Since the OIG only has two new Work Plan focuses this month, and because neither deal with hospital reimbursement on a broad level, this month I will only focus on a new Rule proposed by the CMS.
On September 20, 2018 the CMS released a new proposed rule with the purpose of reducing more of the documentation burdens on physicians and promoting efficiency. During the comment period, the CMS is looking for opinions on these reforms as well as any additional proposals or modifications you may have that would reduce the burden on providers dealing with federal programs. Comments are due November 19, 2018 Below is a summary of some of the proposals in the rule.
I would first like to highlight the leniency in requirements for emergency plans. No longer will providers and suppliers have to document efforts to contact local, tribal, regional, State, and Federal emergency preparedness officials when creating an emergency plan, but they will still be required to cooperate with these officials in emergency situations. Another proposed change is to only require facilities to train staff on their emergency plan once every two years, instead of annually, after initial training.
With these changes, it will be important to ensure that staff are fully aware of the emergency plan and well-versed in it during onboarding since it may be a long time until they are required to be trained on it again. Also, there is no rule against running training more often than every other year. Finally, ensure you actually are contacting the emergency preparedness officials you will have to work with in a tragedy to ensure you are all on the same page, even though you don’t have to tell anyone you’re talking to them.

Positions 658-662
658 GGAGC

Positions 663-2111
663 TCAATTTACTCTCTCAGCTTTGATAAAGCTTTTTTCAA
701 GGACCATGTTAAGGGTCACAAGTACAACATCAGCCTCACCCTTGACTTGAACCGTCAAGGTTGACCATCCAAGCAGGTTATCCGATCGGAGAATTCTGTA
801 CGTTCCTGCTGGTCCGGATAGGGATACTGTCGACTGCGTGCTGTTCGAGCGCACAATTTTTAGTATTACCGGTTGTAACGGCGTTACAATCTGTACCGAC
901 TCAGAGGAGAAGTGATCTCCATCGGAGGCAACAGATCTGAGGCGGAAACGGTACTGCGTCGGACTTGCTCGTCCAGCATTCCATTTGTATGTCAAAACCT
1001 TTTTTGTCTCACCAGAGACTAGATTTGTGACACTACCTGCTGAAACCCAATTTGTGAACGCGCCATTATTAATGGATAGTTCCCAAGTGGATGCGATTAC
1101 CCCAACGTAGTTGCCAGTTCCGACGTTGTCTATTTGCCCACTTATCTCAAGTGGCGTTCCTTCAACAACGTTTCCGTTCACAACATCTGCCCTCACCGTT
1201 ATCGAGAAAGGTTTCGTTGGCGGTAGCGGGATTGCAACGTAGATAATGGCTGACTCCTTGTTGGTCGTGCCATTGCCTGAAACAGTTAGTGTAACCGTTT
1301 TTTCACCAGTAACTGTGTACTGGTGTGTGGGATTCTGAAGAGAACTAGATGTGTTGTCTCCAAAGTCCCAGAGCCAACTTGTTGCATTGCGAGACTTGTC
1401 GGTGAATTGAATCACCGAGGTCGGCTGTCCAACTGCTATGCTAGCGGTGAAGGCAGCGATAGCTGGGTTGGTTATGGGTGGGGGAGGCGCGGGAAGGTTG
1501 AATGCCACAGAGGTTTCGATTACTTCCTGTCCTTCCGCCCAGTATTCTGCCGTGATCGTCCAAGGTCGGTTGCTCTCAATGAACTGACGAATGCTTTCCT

Medical History and Physical Examination
Next up, hospitals will no longer have to create a comprehensive medical history and physical examination, commonly known as an H&P, and instead use a pre-surgery/pre-procedure assessment for outpatients if the medical staff deems it responsible. This assessment would have to be documented in the patient’s medical record. The reason to do this would have to factor in the patient’s age, diagnoses, the type and number of surgeries/procedures being performed, comorbidities, the level of anesthesia required for the surgeries/procedures, as well as “nationally recognized guidelines and standards of practice for assessment of specific types of patients prior to specific outpatient surgeries and procedures and applicable state and local health and safety laws.”
It is believed that this leniency will allow facilities to focus more on what makes clinical sense based on the individual instead of having to follow a strict national guideline for each patient. If your medical staff does go ahead with this, it will be important to teach revenue cycle staff that are used to reviewing H&Ps and to realize what documentation may be available on insurance appeals in cases where an H&P was substituted for the new assessment.
Finally, transplant centers will no longer be required to submit clinical experience, outcomes, and other data to obtain re-approval from Medicaid. It will still be required to do data submission, clinical experience, and outcome requirements for initial Medicare approval.
A 2016 study cited in the proposed rule found that these requirements had led to lower transplant rates and increased organ discard. The requirements also led to the removal of sicker patients from liver transplant wait lists. The belief now is that these lower quality requirements will allow for more patients to get transplants without increasing patient risk. On the reimbursement front, it should be possible to get more money from performing more procedures, but it will be important to see if these requirements face further changes.
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